Partnering to Restore an Urban Estuary—The Anacostia

Urban estuarine habitats are vital areas for fish, birds, and other wildlife, as well as humans. These unique ecosystems protect against flooding, improve water quality, and support fisheries and tourism—connecting downtown residents and visitors with nature. Restoring these urban habitats may require removing contaminants, trash, and invasive species, re-establishing natural ecosystem processes, and re-introducing native plants and other wildlife. As a natural resource trustee under several federal laws, NOAA is actively restoring injured resources in urban and more rural coastal areas by providing needed data, science, tools, and cleanup and restoration expertise.

Volunteers removing debris at the February 2006 Watts Branch clean-up

Volunteers removing tires and other illegally dumped debris at the February 2006 Watts Branch clean-up. Click image for larger view.

Along the Anacostia River in Washington, DC, the healthy green of restored wetlands contrasts with industrial shorelines and large quantities of trash and debris in the tidal portion of the river.  Located only 3,000 yards from Capitol Hill, the Anacostia River is one of the Chesapeake Bay's most heavily altered and contaminated watersheds.  It contains polychlorinated biphenyls (PCBs), petroleum compounds, and heavy metals and during almost every rainfall, untreated sewage pours from combined sewage outflows directly into the river.  Only six percent of the area's original forests remain and more than 90 percent of the tidal wetlands have been lost.  The Anacostia, like many other urban rivers, flows through economically impoverished and ethnic-minority areas. These areas illustrate the challenges and opportunities of restoring ecological function, aesthetics, and recreational use to highly impacted and contaminated waterways.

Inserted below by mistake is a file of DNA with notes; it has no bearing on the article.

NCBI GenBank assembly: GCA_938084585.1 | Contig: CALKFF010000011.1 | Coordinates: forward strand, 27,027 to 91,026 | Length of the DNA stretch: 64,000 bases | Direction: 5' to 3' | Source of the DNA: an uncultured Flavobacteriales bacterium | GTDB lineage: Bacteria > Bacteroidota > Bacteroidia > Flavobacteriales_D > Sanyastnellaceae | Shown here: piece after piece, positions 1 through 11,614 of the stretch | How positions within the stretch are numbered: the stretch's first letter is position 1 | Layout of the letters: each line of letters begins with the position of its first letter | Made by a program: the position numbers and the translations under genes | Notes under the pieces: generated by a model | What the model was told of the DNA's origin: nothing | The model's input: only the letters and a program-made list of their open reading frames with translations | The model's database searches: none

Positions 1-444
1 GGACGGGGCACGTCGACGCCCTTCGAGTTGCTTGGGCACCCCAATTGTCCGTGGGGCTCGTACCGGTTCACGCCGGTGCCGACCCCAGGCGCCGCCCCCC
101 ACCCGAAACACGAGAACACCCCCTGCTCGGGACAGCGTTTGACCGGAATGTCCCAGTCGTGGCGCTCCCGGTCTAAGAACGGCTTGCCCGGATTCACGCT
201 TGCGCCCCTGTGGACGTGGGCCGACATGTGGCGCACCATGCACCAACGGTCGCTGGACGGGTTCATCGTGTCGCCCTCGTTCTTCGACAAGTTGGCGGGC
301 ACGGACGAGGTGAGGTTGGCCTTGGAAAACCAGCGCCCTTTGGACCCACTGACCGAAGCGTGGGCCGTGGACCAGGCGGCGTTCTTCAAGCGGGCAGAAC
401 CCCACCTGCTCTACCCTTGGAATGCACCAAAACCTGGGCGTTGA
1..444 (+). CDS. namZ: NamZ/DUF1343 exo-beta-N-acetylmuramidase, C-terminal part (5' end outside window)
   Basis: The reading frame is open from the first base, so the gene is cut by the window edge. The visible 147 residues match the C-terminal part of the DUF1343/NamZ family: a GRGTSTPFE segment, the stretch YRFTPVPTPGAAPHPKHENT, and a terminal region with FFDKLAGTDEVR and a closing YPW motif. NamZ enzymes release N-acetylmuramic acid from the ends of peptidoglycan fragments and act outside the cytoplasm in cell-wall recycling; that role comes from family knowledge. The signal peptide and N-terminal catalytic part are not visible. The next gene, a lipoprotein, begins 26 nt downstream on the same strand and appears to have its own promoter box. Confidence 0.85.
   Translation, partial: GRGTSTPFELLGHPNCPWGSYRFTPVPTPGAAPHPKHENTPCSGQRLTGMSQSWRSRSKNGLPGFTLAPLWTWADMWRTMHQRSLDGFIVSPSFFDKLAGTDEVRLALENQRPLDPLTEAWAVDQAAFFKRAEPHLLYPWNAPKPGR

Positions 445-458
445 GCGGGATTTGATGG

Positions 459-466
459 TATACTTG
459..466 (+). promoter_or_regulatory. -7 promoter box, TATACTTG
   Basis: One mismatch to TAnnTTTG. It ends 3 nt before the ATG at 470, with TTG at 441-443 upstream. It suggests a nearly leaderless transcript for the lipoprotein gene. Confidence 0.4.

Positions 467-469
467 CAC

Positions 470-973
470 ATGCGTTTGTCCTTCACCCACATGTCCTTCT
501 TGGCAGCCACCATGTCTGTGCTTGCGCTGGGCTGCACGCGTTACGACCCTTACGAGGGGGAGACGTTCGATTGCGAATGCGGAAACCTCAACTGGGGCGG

With populations projected to increase in coastal cities, NOAA is working with stakeholders that live and use the resources and services within and along these urban estuaries.  Through ongoing cooperative partnerships with the public, industry, and other parties, NOAA's Office of Response and Restoration has led a comprehensive approach involving and coordinating with programs throughout NOAA to improve the health and integrity of the Anacostia watershed. Since 1999, NOAA has worked with other federal, state, and local agencies; non-profits; and the private sector to clean up and restore the Anacostia River.


Cleaning Up Contaminants

Map of the Anacostia River watershed